Russian olive (Elaeagnus angustifolia)

Russian olive is a shrub or small tree with silvery leaves, small thorns, and fragrant yellow flowers which turn to fruit. Native to southern Europe and central Asia, Russian olive was introduced to the United States as an ornamental plant in the 1800s. In the early 1900s it was recommended as a windbreaker, control for erosion, and wildlife cover. Though birds will eat the fruit of Russian olive, bird species diversity is higher in riparian areas which are dominated by native vegetation.

Russian olive can outcompete and dominate native vegetation, particularly in riparian areas, and is present in Glen Canyon NRA, especially along the Escalante River. It can form a dense shrub layer, displace native species, and close open areas. Russian olive can survive in a variety of habitats including bare mineral substrates. It is resistant to infrequent fire, temporary flooding, browsing, and mechanical cutting. Herbicides are an effective control of this invasive exotic if applied correctly and over several years. Removal of this invasive exotic can restore native species to riparian ecosystems. The National Park Service has ongoing efforts to remove Russian olive from the Escalante and San Juan rivers.

A park ranger in casual dress pulls up very tall ravennagrass.
Ravennagrass (Saccharum ravennae) removal


Ravennagrass (Saccharum ravennae)

Ravennagrass grows in clumps reaching up to 10 feet in height and is related to sugarcane. Its tall stems grow purple plumes in the fall. Native to northern Africa and the Mediterranean, this grass was introduced to the United States as an ornamental plant. Ravennagrass grows in a variety of soil and canopy conditions and is highly competitive, but provides little habitat for birds and other wildlife. Ravennagrass threatens riparian habitats and hanging gardens and is becoming one of the most invasive and dangerous exotics in the West.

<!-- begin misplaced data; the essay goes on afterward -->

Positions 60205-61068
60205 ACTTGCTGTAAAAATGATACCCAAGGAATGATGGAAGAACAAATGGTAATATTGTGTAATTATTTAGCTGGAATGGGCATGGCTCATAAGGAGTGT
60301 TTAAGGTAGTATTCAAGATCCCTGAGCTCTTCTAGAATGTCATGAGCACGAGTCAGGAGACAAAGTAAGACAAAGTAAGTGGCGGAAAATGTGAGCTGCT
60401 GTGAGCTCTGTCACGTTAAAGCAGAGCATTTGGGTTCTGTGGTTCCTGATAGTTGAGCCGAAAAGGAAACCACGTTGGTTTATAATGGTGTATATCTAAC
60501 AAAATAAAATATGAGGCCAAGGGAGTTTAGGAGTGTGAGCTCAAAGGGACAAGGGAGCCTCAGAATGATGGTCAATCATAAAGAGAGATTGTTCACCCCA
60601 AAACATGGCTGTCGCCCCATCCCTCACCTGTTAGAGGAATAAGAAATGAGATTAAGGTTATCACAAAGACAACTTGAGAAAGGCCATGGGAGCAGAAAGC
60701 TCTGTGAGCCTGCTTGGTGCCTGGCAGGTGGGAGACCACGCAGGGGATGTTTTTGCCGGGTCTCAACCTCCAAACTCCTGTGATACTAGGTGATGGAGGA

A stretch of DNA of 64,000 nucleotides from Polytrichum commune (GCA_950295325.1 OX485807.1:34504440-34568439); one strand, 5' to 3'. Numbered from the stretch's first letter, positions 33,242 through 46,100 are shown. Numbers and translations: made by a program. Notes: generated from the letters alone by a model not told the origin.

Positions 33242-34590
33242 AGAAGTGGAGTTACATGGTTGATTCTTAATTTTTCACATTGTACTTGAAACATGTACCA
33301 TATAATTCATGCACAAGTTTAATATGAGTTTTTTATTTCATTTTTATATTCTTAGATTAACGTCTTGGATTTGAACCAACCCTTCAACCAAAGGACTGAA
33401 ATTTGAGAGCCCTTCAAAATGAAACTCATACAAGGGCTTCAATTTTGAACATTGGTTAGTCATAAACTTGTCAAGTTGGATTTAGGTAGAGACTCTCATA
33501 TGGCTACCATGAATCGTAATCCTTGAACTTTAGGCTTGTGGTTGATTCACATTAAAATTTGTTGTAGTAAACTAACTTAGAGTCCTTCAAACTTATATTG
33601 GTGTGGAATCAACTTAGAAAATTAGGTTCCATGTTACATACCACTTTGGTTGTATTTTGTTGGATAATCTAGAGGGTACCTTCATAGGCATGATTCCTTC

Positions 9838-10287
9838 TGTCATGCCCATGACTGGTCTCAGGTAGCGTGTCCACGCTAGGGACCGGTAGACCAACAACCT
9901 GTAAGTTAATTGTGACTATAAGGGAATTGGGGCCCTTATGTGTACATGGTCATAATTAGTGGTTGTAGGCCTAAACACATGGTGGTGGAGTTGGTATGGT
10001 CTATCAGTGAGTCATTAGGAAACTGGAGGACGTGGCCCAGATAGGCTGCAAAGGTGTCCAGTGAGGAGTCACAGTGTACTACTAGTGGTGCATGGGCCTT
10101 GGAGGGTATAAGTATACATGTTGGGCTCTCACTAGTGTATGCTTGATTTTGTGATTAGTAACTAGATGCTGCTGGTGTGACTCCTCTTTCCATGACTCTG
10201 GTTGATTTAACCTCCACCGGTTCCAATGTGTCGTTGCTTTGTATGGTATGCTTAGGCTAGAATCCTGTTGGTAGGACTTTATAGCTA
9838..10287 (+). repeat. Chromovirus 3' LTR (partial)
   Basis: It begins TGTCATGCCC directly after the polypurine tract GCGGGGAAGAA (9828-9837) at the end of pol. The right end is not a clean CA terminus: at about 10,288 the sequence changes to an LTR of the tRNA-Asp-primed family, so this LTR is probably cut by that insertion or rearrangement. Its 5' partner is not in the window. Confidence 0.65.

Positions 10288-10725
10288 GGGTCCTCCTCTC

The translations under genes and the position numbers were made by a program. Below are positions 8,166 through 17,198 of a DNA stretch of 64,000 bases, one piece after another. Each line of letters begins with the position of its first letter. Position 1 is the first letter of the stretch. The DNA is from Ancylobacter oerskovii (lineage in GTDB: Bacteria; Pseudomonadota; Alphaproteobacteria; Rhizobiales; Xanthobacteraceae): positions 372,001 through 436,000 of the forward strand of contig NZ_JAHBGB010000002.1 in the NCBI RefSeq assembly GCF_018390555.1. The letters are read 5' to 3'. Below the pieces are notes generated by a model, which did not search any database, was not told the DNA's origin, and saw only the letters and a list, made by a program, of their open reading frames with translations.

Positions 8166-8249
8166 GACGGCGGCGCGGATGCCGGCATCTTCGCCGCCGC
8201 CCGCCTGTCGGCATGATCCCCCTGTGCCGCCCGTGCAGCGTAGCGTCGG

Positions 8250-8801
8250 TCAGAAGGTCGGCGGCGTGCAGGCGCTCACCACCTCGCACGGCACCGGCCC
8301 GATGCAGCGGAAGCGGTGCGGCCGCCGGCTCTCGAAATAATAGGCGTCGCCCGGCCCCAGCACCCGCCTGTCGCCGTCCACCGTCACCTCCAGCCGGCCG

Ravennagrass was introduced to the Glen Canyon area as an ornamental grass planted around buildings associated with Glen Canyon NRA. Populations are essentially under control in parts of the San Juan River and Colorado River below the dam, but remain in some side canyons. Ravennagrass can be manually removed, but is a costly process. Recent work has tested various herbicides to see if they are effective at controlling the species.


Control Methods

Non-chemical control methods include bulldozing, manual removal, and controlled burns. The use of chemical herbicides to remove invasive exotics is often necessary, although controversial. When necessary, Glen Canyon NRA uses Garlon 4 with vegetable mixing oil in a 1:1 ratio. This mixture is carefully applied for the treatment of stumps only, breaks down quickly, and is not dangerous to humans or wildlife. Garlon 4 is used to control tamarisk and Russian olive.

A checklist of exotic plant species documented in Glen Canyon NRA is available here.

Published 8/07

Last updated: October 26, 2017

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PO Box 1507
Page , AZ 86040


928 608-6200
Receptionist available at Glen Canyon Headquarters from 7 am to 4 pm MST, Monday through Friday. The phone is not monitored when the building is closed.